Question: First, if my calculations are right your swap line with the Fed is now fully drawn down. Has the Governing Council given any thought to expanding that line, and could you give us a sense of whether you still see extraordinary pressure on dollar funding markets in the euro zone? Secondly, does the Governing Council have an opinion on a subject that’s been much discussed recently which is whether or not coordinated action among global central banks is required to staunch the ongoing credit crisis in the short term and whether measures such as outright purchases of mortgage-backed securities are worth considering? And finally, one of your colleagues recently commented that the Federal Reserve’s “risk management” approach to monetary policy – he commended that approach but said it wouldn’t suit the ECB and the euro zone for a number of reasons including lower exposure of euro zone banks to sub-prime, lower debt levels and a weaker transmission of financial shocks to the real economy. Given the fact that you’ve said that you expect the financial turbulence to last perhaps longer, does that argument express the sentiment of the Governing Council accurately?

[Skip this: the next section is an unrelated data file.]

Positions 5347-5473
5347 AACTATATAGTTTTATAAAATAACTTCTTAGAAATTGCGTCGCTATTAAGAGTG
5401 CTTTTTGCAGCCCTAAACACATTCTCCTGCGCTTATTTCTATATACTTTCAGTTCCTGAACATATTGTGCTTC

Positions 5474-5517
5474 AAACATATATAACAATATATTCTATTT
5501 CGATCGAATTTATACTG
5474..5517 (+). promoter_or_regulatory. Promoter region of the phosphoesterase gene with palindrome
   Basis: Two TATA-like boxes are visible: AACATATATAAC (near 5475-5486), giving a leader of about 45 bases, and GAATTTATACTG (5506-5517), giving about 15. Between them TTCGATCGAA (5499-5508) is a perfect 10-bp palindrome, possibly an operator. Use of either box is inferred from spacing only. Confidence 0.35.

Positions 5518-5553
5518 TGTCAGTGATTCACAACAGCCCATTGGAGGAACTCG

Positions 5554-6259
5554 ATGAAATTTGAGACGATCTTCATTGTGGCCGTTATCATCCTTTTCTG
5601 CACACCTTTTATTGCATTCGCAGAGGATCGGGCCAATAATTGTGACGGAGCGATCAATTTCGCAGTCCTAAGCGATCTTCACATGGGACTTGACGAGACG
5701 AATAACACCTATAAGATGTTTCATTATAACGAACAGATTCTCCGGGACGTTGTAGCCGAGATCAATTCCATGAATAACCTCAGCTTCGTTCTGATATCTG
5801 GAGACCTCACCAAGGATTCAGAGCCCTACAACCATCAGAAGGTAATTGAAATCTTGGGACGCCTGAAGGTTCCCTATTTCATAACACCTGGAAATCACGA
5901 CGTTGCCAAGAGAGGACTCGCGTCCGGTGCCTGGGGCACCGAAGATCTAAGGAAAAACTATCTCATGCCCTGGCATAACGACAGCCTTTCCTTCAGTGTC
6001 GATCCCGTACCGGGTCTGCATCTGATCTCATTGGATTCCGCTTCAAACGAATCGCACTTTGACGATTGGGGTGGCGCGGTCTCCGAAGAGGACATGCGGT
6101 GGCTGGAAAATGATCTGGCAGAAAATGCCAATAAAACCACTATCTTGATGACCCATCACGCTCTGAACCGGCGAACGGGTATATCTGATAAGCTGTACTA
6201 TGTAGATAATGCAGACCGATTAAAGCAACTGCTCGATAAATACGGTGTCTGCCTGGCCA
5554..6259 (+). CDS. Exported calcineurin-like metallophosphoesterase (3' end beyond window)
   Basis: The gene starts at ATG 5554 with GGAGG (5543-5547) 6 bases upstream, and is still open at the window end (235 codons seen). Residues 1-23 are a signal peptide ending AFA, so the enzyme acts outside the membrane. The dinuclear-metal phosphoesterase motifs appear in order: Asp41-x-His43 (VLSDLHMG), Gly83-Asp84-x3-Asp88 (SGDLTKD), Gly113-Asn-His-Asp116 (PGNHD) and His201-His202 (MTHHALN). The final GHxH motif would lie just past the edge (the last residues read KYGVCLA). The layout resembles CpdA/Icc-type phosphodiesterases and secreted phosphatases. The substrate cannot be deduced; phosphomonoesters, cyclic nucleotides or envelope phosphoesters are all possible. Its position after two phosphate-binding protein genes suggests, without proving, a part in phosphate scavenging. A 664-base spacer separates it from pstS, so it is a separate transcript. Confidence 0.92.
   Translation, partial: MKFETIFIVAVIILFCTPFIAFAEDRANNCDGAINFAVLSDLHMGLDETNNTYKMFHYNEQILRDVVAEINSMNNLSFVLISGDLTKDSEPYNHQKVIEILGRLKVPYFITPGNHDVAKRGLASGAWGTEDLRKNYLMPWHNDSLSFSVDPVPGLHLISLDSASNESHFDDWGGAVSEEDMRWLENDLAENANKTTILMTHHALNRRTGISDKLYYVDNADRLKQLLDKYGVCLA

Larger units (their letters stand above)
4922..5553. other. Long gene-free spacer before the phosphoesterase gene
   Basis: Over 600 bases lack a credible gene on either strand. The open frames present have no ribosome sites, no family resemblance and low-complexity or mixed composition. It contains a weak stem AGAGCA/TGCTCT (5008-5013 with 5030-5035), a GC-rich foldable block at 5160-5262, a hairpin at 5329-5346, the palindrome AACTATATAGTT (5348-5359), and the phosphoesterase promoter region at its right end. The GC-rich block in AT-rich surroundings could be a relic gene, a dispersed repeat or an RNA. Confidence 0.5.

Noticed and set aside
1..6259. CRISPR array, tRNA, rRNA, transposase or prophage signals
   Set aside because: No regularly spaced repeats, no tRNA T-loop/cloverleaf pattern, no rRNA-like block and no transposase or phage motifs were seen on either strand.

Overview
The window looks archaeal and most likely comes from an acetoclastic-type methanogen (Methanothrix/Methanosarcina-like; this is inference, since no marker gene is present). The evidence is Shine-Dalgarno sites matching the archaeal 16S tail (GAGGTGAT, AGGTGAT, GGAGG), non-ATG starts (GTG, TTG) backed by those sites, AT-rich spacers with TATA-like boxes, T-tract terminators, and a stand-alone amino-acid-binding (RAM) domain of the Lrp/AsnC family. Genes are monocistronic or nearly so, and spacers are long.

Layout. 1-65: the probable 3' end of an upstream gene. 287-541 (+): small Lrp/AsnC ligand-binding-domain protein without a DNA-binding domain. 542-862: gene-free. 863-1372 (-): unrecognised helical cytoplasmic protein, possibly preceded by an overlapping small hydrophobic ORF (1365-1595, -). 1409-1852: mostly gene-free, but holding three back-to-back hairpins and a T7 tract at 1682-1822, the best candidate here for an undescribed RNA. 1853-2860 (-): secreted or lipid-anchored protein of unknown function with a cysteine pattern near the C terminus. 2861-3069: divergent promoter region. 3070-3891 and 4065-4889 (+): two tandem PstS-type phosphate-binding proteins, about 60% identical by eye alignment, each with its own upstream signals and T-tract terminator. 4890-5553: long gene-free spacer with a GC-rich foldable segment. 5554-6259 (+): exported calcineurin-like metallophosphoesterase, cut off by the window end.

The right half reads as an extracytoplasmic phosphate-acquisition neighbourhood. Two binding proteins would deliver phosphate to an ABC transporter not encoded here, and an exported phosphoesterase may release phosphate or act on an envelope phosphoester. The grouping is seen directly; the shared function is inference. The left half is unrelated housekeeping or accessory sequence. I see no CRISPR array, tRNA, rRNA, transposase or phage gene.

Trichet: On the accord that we have with the Federal Reserve and that other central banks also have with the Federal Reserve, as you know we have this accord on an ongoing basis. So we will judge the situation, and if we judge at any time that there is no new need for that accord to function, we will interrupt it. But at this stage I would say we certainly do not see that to be obvious, so we will continue to participate in this agreement at this stage. On the coordinated action of central banks, of course this swap agreement with the Federal Reserve is a good example of such coordinated action. We started this action, as you remember, last year. So it’s an ongoing process. In a way there has been another sort of coordinated action because when I look at what has been done by other sister central banks, I see that they have very much improved their own set of tools and instruments in order to be as able as we have been since the very beginning to cope with the unexpected tensions and unexpected challenges that we all have had to cope with. I really believe that as regards the functioning of the money market it’s very important that the central banks remain in close contact, as they are. It’s obvious when you look at certain indicators that there is some kind of arbitrage, over the Atlantic, for instance. As regards the three-month interbank money market and the overnight swap interest rates in three months’ time, we have exactly the same kind of spreads, and that says something about the kind of challenges we all have to cope with. Let me mention again that as far as we are concerned, we make a clear distinction as regards what we need to do to deliver price stability and be credible in the delivery of price stability on the one hand and our responsibility as regards the smooth functioning of the money market on the other hand. We have made that distinction since the very beginning, since the first day, we have taken seriously the challenge that we have had to cope with. We have been bold and I would say with the benefit of hindsight everybody recognises that our analysis was lucid. But since the first day we have also said that we have our monetary policy stance, which is designed to deliver price stability, and once the interest rate is decided then we implement our monetary policy with a view to maintaining the very short-term interest rates at the level of our decision whatever the tensions are, whatever the challenges are. As regards your last point I have said often that we are, on the two sides of the Atlantic, facing different economies, different economic structures, different levels of flexibility of the economies, and different shocks. I have said that we are also facing different imbalances and, to be clear, we are not imbalanced as regards investment and savings on this side of the Atlantic, while there is obviously a big difference between savings and investment on the other side of Atlantic. So all this makes the two economies, the various shocks they have to cope with, and the reaction to shocks in the two economies different, and that’s the reason why, again, as regards the ECB’s Governing Council, we have our own response to the present situation. I think we should not overestimate the difference that exists between our own response to what we have in front of us and what the US Fed has in front of it. What counts for us – it’s clear – is that we have a mandate, we have one needle in our compass, we do not have two needles in our compass. We have to deliver price stability, and we believe – not only in Europe but in a large part of the world – that by delivering price stability and being credible in the delivery of price stability we not only deliver price stability but also create the conditions for job creation, for sustainable growth and, particularly in this period of turbulence, also to calm down the financial markets by solidly anchoring the inflationary expectations that are embedded in medium and long-term market interest rates. And let me again mention the fact that, with this mandate for the central bank, we created 15.7 million jobs in the euro area from 1 January 1999, the start of the euro, up to the end of 2007. 15.7 million jobs, which is more than three times as many as during the equivalent period of nine years before the euro was introduced and more than in the United States. This is not necessarily very well known but is the reality of the figures and of the facts.